experiences that precede a specific student’s dropping out as mysteri-
ous, difficult to predict, and idiosyncratic. Some students unaccount-
ably “become bored with school”; “fall in with the wrong crowd”; or
experience a jarring life event, such as a pregnancy or a parent’s unem-
ployment, that precipitates their dropping out of school.
Supporting the Whole Child50
Our research suggests that, on the contrary, many students who
drop out of high school send strong distress signals for years. These
students are metaphorically waving their hands and asking for help. By
paying attention, schools and districts can develop interventions that
can help keep potential dropouts on track to graduation.
Policymakers and educators face several challenges in devising
these early intervention strategies. The first is to figure out which sig-
nals to look for and when to look for them. These signals form an early
warning system that schools can use to identify students who are at risk
of dropping out. The second challenge is to develop a set of structures
and practices within schools that enable educators to review data and
pinpoint those students who are sending signals. The third challenge
is to determine the help that students need, on the basis of the signals
they send and their responses to previous interventions.
During the past 25 years, a great deal of research has focused on why
students drop out. This research typically uses data from complex sur-
veys or in-depth interviews with students, none of which are commonly
available to schools and school districts. We wondered whether the
ordinary data that school districts keep in student records could oper-
ate as a crystal ball of sorts to predict which students might drop out.
We began our research in Philadelphia, using data on several
cohorts of students that became available to us when we established
a number of Talent Development High Schools and Middle Grades
Programs in the city. Johns Hopkins developed these school models,
and the Philadelphia Education Fund was the local reform partner.
Schools implementing the Talent Development model were located in
areas with low graduation rates.
The school district data that we examined included test scores,
report card grades, behavior marks, attendance records, special
education status, English language learner status, and demographic
An Early Warning System 51
categories. We identified the following indicators using Philadelphia
data. However, we have been able to replicate them with slight modifi-
cations in other cities, such as Boston and Indianapolis.
Signals in the Middle Grades
A high percentage of dropouts send distress signals in the middle
grades, long before they actually drop out of school. We followed an
entire cohort of students in Philadelphia who entered the 6th grade in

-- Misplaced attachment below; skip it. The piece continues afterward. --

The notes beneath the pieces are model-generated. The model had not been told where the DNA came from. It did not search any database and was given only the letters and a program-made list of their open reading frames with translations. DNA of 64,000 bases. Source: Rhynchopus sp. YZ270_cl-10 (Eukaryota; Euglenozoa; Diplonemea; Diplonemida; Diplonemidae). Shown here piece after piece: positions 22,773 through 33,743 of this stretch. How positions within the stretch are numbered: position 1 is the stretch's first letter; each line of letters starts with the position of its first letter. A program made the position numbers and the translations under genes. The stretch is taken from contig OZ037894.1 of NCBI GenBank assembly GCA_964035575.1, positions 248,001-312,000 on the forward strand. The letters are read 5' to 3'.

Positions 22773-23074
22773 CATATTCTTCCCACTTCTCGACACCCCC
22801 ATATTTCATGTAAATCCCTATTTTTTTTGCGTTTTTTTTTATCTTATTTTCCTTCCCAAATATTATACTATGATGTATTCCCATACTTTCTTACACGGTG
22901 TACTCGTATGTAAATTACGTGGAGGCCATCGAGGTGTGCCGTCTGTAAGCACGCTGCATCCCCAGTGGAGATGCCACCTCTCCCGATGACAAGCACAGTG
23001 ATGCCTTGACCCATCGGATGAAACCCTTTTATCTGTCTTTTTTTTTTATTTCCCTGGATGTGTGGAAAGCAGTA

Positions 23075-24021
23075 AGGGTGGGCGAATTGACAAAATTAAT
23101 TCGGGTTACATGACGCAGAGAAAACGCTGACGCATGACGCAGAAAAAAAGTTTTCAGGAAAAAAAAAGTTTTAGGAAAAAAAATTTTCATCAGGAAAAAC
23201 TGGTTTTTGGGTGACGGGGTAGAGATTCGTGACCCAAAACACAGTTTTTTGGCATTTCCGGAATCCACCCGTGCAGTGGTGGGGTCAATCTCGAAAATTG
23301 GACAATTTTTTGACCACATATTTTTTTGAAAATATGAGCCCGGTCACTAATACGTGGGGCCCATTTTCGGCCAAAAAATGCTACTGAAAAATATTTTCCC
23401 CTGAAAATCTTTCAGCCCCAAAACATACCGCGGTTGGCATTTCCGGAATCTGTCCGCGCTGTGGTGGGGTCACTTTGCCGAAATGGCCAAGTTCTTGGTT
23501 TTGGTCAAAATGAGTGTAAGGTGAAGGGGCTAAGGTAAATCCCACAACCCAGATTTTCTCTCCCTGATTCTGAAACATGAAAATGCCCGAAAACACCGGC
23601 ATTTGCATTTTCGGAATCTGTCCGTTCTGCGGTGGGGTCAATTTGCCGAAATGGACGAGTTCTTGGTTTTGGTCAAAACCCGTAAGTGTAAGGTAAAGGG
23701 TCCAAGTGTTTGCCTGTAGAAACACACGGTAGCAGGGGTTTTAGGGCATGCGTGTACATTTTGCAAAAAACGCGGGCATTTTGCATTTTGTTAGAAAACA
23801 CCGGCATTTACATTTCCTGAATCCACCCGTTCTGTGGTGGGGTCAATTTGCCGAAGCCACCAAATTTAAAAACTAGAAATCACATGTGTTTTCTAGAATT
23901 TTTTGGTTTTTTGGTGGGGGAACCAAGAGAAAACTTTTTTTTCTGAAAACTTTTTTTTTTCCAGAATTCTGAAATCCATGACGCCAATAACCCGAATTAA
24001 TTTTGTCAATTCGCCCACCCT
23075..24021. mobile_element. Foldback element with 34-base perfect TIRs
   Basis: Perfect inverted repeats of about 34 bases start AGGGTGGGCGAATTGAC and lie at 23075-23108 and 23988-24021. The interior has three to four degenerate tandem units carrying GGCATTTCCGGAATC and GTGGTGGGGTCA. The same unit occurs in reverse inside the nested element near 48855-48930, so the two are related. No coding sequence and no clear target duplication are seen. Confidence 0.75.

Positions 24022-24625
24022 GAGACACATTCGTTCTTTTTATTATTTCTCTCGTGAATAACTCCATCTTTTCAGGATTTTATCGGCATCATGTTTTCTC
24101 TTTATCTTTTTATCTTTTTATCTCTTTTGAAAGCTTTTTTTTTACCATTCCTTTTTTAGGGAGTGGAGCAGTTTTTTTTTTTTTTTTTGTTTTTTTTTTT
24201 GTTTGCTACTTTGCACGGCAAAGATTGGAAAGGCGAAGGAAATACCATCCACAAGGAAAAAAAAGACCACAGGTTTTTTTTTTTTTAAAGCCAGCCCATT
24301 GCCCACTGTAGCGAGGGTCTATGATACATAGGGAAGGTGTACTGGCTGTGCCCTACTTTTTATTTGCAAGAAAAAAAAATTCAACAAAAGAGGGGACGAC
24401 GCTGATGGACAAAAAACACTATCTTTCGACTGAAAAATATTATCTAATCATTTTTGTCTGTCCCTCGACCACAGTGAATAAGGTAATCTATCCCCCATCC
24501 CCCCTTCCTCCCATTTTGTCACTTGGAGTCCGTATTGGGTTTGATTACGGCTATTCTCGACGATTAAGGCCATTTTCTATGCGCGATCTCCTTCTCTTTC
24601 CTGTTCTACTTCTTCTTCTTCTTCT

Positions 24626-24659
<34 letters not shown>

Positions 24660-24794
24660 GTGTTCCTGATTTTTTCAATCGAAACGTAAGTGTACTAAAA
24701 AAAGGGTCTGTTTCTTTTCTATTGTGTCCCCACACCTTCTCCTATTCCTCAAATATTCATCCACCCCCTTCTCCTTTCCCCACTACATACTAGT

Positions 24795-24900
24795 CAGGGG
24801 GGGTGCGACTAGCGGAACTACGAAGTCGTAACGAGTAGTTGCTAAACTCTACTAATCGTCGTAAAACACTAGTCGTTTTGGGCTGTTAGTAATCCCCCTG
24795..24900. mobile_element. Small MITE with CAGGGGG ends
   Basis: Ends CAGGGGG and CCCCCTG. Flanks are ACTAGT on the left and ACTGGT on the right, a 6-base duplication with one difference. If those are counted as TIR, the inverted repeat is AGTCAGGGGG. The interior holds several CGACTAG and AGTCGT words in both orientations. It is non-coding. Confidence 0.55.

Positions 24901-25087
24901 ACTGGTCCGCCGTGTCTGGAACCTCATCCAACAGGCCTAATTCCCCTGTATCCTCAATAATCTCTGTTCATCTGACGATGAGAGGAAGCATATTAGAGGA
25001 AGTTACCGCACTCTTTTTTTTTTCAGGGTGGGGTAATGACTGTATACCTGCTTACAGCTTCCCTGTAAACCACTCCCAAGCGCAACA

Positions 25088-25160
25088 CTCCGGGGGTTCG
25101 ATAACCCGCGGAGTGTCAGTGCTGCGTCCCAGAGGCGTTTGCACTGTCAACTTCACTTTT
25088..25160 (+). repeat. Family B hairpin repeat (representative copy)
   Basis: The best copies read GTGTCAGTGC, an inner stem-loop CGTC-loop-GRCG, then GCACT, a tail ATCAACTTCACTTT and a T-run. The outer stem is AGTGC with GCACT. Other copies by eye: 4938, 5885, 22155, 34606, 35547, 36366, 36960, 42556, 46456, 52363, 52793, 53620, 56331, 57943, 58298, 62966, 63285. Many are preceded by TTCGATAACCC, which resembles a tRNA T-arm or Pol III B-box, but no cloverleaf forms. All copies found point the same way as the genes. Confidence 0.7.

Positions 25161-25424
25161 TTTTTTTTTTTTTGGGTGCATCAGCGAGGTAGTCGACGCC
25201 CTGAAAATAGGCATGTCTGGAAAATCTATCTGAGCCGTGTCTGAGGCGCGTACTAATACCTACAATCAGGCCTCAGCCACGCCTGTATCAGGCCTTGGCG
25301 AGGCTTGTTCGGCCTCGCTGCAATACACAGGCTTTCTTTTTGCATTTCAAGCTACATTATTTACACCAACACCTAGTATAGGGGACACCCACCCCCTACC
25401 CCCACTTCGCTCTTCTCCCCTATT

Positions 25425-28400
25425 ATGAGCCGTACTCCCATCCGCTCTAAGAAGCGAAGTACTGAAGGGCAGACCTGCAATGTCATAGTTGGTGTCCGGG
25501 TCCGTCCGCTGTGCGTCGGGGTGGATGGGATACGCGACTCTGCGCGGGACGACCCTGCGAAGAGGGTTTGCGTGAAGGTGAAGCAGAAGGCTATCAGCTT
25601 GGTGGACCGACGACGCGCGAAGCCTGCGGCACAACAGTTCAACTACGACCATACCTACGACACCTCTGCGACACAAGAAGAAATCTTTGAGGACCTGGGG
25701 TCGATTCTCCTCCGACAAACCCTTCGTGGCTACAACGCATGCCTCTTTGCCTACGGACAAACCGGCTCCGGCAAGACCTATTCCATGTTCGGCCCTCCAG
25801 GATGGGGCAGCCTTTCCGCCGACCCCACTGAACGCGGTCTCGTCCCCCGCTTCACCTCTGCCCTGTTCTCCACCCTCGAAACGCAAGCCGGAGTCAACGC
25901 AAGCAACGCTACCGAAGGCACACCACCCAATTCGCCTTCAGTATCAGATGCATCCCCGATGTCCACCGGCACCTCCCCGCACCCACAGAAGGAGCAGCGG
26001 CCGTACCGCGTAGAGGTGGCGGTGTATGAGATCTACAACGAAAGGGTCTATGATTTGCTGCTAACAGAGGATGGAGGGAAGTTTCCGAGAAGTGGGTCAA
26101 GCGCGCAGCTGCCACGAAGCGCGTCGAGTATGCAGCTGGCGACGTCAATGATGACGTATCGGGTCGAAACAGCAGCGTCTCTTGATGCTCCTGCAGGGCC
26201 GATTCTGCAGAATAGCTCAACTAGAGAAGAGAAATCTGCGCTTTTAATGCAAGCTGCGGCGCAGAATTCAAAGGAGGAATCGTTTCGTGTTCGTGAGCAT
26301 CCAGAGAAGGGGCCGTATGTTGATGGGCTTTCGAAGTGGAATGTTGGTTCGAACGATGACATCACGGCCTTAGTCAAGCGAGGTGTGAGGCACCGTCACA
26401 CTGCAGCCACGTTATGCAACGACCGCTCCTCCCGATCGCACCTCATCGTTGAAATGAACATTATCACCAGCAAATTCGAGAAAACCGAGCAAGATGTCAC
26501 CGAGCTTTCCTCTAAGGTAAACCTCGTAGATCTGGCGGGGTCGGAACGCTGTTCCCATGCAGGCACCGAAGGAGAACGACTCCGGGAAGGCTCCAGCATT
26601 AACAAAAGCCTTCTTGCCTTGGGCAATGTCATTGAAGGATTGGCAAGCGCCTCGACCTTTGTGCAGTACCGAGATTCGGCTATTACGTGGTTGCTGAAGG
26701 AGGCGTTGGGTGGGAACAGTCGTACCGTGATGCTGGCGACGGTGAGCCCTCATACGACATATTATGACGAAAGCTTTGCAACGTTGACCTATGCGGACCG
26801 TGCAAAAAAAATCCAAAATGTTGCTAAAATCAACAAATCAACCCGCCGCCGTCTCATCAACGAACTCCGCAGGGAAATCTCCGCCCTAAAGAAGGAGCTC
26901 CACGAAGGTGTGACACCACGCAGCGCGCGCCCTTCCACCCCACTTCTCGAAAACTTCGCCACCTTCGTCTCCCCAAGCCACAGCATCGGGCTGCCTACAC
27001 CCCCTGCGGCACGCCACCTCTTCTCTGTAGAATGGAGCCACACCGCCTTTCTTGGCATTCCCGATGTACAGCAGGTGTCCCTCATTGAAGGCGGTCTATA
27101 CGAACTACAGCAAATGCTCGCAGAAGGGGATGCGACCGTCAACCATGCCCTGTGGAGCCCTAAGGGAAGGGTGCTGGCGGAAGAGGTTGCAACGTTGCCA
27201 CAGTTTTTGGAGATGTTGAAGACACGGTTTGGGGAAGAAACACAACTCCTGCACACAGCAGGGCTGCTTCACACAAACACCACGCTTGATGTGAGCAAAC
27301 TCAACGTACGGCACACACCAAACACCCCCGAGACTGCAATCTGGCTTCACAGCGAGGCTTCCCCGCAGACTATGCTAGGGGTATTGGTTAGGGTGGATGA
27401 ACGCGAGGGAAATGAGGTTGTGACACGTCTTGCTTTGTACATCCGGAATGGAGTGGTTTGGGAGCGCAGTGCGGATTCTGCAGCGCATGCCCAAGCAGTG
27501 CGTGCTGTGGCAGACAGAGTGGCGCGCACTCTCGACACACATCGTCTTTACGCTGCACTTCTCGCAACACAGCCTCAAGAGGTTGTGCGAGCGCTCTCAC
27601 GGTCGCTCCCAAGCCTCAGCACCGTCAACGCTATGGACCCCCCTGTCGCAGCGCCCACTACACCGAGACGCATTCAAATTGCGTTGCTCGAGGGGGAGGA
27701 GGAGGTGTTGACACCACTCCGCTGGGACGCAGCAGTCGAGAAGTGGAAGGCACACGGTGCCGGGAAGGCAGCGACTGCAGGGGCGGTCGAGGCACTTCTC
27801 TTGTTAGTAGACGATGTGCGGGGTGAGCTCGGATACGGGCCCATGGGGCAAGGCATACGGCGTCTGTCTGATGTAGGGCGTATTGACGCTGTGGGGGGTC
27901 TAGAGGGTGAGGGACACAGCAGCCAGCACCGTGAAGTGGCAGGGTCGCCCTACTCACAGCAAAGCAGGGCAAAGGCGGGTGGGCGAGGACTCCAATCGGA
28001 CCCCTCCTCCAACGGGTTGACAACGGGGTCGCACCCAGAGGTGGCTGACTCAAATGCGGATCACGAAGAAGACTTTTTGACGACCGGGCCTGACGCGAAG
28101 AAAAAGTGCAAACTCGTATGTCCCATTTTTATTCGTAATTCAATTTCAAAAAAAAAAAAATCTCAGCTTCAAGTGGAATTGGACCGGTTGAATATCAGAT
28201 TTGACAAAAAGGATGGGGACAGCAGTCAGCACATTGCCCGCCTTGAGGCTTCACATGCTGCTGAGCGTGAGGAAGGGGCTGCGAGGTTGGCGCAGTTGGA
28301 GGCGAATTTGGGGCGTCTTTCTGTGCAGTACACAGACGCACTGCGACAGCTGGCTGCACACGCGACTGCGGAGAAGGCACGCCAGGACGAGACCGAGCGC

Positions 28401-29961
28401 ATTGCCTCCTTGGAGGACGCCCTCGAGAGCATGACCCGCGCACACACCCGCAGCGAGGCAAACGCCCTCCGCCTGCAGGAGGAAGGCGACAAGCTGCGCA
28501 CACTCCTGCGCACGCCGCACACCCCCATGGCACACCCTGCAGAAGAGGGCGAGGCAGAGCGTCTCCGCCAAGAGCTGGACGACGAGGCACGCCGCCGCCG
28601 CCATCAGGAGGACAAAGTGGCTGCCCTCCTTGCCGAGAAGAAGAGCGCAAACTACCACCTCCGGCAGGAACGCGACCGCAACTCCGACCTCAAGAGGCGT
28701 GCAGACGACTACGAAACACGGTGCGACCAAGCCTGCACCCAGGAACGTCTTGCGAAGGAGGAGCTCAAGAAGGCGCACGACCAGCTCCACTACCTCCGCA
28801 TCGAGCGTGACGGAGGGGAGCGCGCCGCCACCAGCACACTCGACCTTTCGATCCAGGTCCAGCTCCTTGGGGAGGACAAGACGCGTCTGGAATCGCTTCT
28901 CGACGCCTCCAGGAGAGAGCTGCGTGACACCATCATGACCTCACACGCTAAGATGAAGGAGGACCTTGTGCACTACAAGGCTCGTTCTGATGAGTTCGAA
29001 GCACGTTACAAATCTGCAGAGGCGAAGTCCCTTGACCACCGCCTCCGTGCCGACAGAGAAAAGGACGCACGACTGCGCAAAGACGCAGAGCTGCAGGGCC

September 1996—approximately 14,000 students—to determine their
dropout status six years later. Then, going back to the 6th grade data,
we looked for any signals—a poor course grade, a low test score—that
would give students at least a 75 percent probability of dropping out
of high school. We chose the 75 percent threshold because it enables
schools and districts to focus their scarce resources on students who
are at high risk of dropping out.
In Philadelphia, we found that a 6th grader with even one of the
following four signals had at least a three in four chance of dropping
out of high school:
• A final grade of F in mathematics.
• A final grade of F in English.
• Attendance below 80 percent for the year.
• A final “unsatisfactory” behavior mark in at least one class.
Students with more than one signal—for example, failing math-
ematics and missing a lot of school—had an even higher probability of
dropping out within six years. But we also found that some students
sent just one signal, indicating that various factors can culminate in
dropping out. Students with failing course grades may struggle with
academic skills and motivation, those with inconsistent attendance may
find little support for schooling at home, and those with poor behavior
marks may have social and emotional challenges that require attention.
The signals that have the greatest predictive power relate to student
Supporting the Whole Child52
action or behavior in the classroom, rather than to a particular status,
such as receiving special education services.
In a separate analysis, we looked at indicators for a cohort of 8th
graders. For these students, too, a failing course grade in mathematics
or English or an attendance rate of less than 80 percent during the year
were highly predictive of dropping out. In fact, more than 50 percent
of the students who ultimately dropped out sent one or more of these
signals during 8th grade, meaning that more than half of the dropouts
in the cohort could have been identified even before they entered high
Although all distress signals should be taken seriously in the
middle grades, schools should pay special attention to students who
send a signal in 6th grade. The earlier a student first sends a signal, the
greater the risk that he or she will drop out of school.
Signals in High School
Ninth grade is a treacherous year for students, particularly those
in large urban districts. Even students who were doing moderately well
in the middle grades can be knocked off the path to graduation by the